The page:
I don’t like the word ‘race,’ and I wish Viktor Orbán had not used it in his otherwise insightful address in Tusványos.
I have several reasons for disliking the term ‘race,’ some philosophical and some practical. The first is that Claude Levi-Strauss long ago convinced me that the idea of race has virtually no scientific evidence behind it. Ultimately, though, I dislike extensive use of the term ‘race’ because I earnestly believe that Martin Luther King Jr.’s dream of colour-blindness is an ennobling one, and that aiming at it is the best recipe for creating a culture that respects the dignity of every human being. In Haile Selassie’s words (echoed in the lyrics of Bob Marley), the colour of a man’s skin should be of no more significance than the colour of his eyes.
I do, as I indicated, have practical reasons as well as philosophical ones for my dislike of the term ‘race.’ The first is quite simple: using the term, particularly in any kind of public arena, makes one liable to accusations of inhumanity, hatred, fearmongering, and perhaps even Naziism. This has been the case for many years, but it has been exacerbated in recent years by the prominence of a new approach to legal and political theory that takes the economic duality of Marx’s bourgeoisie and proletariat and applies it to racial groups in the West. I speak, of course, of the current lynchpin of identity politics, ‘critical race theory.’
While critical race theory was developed as a way of interpreting the continued effects of slavery and Jim Crow on American law, it has ballooned and become the dominant way for Westerners to approach any question having to do with race. In this ballooning, it has become little more than the new name of blunt racism. It has become a cult, a cult that reduces and divides human beings, including children, along skin’s pigmentation. Depending on their ‘race,’ persons are either good or bad, evil or pure, guilty or innocent. As we speak, clerics of woke-ism colonise schools, campuses, enterprises, and screens to divide nations along the arbitrariness of appearance. They plant the seeds of discord by teaching minority children to resent those students who supposedly benefit from structural racism, which in turn makes the white (or ‘white passing’) children either turn to self-hatred or, perhaps more frighteningly, feel justified in hating their minority schoolmates.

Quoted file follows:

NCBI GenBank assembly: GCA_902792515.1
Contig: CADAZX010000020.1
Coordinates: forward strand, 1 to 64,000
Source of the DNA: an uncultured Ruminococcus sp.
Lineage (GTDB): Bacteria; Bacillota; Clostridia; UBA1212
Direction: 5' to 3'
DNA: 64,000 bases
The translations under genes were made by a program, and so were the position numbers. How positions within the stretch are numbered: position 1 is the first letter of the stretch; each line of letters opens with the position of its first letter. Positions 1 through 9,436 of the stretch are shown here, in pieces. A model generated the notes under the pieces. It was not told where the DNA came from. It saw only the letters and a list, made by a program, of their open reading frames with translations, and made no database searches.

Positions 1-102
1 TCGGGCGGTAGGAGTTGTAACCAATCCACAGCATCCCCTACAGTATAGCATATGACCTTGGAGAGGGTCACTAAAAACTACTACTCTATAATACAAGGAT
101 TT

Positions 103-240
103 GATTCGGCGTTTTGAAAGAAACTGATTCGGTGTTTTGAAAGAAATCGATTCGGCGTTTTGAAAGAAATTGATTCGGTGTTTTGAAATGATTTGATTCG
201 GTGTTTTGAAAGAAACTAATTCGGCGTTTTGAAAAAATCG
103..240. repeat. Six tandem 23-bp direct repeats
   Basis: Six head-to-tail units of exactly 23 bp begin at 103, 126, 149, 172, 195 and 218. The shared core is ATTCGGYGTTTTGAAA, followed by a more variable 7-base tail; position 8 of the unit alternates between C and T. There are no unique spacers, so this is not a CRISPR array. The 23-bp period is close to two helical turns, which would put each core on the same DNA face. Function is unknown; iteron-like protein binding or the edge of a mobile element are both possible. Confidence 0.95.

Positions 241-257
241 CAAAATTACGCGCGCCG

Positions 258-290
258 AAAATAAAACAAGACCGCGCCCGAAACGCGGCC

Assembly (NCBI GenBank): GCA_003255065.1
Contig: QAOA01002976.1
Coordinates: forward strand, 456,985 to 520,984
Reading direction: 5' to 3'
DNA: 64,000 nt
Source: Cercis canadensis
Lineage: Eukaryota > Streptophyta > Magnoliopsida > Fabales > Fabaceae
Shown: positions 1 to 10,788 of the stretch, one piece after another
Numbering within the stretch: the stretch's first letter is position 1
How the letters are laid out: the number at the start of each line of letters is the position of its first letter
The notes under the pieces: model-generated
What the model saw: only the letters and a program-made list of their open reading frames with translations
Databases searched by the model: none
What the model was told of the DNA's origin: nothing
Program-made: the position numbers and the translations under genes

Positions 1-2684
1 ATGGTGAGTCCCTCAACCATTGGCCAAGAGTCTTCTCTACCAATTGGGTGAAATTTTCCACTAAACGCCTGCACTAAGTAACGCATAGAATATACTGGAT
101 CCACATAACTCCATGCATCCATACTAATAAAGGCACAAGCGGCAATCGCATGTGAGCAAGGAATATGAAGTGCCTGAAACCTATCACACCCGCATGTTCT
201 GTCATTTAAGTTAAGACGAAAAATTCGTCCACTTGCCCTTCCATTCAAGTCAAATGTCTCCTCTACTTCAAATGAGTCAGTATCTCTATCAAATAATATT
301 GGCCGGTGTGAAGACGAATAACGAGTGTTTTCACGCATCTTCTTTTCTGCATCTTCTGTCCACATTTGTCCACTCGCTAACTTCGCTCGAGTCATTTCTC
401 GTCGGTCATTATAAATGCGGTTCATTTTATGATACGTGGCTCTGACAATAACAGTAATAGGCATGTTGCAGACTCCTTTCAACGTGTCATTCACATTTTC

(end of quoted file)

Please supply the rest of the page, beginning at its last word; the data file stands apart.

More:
One oddity of this ideology is that, according to their mantras, I am myself simultaneously a ‘white oppressor’ in Europe and a ‘Latinx’ victim of systemic oppression on the other side of the pond, despite the obvious fact that my suntan remains the same.
I hope that all this has made clear why I have such a strong distaste for the idea of ‘race.’ Additionally, I hope it has done something to explain why I am so tired of constant accusations of racism levied against political conservatives—the controversy over Orbán’s speech being just the most recent example. In addition, it may help you understand why I am so bothered by the hypocrisy displayed by those accusing Orbán of racism and Naziism while celebrating the European Parliament recent resolutions fraught with ‘racialised’ litanies. Please forgive me if I roll my eyes when I hear the diversity pharisees playing the colour-blind champions against their favourite scapegoat because he referred to the same concept they have turned into a lucrative business. And finally, please allow me to be sceptical about their real intentions.